It is also one of the top 100 universities in the world under 50 years old, according to the new Times Higher Education 100 under 50 rankings 2012.

For more information, please visit www.herts.ac.uk

·         Most babies born in Hertfordshire are delivered by a University of Hertfordshire educated midwife - We deliver miracles!

·         Find out more at  go.herts.ac.uk/didyouknow

 

About the National Institute of Health Research Health Services and Delivery Research Programme

The National Institute of Health Research Health Services and Delivery Research (NIHR HS&DR) Programme was established to fund a broad range of research. It builds on the strengths and contributions of two NIHR research programmes: the Health Services Research (HSR) Programme and the Service Delivery and Organisation (SDO) Programme, which merged in January 2012. The programme aims to produce rigorous and relevant evidence on the quality, access and organisation of health services, including costs and outcomes. The programme will enhance the strategic focus on research that matters to the NHS. The HS&DR programme is funded by the NIHR, with specific contributions from the Chief Scientist Office (CSO) in Scotland and the National Institute for Social Care and Health Research (NISCHR) in Wales. www.netscc.ac.uk/hsdr/ 

About the National Institute for Health Research (NIHR)

The National Institute for Health Research (NIHR) is funded by the Department of Health to improve the health and wealth of the nation through research. Since its establishment in April 2006, the NIHR has transformed research in the NHS. It has increased the volume of applied health research for the benefit of patients and the public, driven faster translation of basic science discoveries into tangible benefits for patients and the economy, and developed and supported the people who conduct and contribute to applied health research. The NIHR plays a key role in the Government’s strategy for economic growth, attracting investment by the life-sciences industries through its world-class infrastructure for health research. Together, the NIHR people, programmes, centres of excellence and systems represent the most integrated health research system in the world. For further information, visit the NIHR website (www.nihr.ac.uk ).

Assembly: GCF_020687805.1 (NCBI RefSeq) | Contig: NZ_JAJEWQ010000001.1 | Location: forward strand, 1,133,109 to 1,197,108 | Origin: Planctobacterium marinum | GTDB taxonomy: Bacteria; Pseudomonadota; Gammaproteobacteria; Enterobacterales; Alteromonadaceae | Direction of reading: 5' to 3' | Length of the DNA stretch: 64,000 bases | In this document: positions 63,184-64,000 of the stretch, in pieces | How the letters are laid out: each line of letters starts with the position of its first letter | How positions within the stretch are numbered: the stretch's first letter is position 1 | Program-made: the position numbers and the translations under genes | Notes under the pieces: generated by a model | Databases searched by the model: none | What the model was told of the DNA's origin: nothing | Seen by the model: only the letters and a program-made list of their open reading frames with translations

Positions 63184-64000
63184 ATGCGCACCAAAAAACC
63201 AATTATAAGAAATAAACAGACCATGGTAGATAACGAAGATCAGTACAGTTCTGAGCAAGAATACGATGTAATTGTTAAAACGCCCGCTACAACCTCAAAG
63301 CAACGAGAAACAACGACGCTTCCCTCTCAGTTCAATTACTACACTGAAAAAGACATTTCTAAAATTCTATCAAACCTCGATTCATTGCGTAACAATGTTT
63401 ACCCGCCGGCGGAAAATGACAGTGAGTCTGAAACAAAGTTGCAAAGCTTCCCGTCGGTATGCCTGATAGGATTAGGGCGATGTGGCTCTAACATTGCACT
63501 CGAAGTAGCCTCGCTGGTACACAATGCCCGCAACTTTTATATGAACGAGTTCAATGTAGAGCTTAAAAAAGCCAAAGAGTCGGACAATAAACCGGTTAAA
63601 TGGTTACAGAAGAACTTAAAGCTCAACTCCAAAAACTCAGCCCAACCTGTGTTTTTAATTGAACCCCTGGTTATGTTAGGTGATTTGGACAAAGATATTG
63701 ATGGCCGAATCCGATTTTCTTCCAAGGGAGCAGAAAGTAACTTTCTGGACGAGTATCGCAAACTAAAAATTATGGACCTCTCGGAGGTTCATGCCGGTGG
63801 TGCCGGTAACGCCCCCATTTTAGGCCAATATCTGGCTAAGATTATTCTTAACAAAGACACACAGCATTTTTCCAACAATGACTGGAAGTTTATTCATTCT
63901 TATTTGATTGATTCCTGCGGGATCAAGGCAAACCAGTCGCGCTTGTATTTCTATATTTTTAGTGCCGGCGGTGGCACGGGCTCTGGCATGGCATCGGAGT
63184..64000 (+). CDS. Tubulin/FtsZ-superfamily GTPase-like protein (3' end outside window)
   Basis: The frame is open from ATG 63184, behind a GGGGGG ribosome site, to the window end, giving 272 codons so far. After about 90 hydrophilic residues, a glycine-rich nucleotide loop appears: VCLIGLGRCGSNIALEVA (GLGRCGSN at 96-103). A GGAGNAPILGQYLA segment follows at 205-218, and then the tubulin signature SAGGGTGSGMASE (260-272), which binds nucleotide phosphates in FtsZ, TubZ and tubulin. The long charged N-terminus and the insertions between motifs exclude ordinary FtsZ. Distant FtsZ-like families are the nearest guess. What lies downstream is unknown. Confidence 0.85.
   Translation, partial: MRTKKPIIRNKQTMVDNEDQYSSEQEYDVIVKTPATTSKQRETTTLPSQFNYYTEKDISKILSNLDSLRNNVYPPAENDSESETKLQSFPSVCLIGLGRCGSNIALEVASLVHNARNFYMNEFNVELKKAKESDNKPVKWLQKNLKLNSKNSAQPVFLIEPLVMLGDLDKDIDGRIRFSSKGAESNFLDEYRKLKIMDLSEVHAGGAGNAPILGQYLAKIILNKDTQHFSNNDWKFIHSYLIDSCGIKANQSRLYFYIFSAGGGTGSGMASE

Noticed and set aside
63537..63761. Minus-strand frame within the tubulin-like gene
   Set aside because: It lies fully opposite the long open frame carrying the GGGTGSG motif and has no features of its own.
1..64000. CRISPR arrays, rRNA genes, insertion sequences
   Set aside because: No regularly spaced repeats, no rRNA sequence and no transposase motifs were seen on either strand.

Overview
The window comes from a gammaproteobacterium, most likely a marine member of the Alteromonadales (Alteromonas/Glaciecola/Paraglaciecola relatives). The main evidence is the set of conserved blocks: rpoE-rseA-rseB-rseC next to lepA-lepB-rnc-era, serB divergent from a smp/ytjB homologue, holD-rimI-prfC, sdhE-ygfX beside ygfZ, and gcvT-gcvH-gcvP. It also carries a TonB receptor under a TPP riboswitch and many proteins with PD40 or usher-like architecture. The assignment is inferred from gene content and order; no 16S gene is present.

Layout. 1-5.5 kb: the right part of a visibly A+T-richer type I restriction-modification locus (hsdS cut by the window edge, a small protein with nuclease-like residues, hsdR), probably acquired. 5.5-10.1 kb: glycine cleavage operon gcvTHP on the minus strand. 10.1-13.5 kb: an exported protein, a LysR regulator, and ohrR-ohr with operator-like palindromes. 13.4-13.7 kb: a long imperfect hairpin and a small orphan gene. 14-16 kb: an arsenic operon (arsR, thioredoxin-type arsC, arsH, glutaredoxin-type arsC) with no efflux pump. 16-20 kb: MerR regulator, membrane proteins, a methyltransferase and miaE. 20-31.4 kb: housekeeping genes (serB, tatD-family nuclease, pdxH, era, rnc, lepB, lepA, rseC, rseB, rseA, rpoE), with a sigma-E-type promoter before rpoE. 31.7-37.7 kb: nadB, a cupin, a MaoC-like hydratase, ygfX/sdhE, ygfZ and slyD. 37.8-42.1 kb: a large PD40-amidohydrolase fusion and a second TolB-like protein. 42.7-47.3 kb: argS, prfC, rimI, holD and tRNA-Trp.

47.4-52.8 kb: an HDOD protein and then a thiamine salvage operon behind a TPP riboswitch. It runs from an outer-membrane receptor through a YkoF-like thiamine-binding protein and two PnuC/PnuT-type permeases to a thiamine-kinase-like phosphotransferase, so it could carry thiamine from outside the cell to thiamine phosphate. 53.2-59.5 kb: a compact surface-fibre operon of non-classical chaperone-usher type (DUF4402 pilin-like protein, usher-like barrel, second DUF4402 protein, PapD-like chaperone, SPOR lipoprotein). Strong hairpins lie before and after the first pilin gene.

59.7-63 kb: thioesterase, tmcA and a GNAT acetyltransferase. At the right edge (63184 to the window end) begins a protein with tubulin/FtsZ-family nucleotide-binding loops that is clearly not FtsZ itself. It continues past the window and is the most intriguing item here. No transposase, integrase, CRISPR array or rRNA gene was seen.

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• The University of Hertfordshire is the UK’s leading business-facing University and an exemplar in the sector. It is innovative and enterprising and challenges individuals and organisations to excel. • The University of Hertfordshire is one of the region’s largest employers with over 2,425 staff and a turnover of more than £234 million. With a student community of over 25,100 including more than 2,900 international students from over 120 different countries, the University has a global network of over 175,000 alumni. For more information, please visit www.herts.ac.uk • The University of Hertfordshire was awarded the Times Higher Education ‘Entrepreneurial University of the Year 2010’.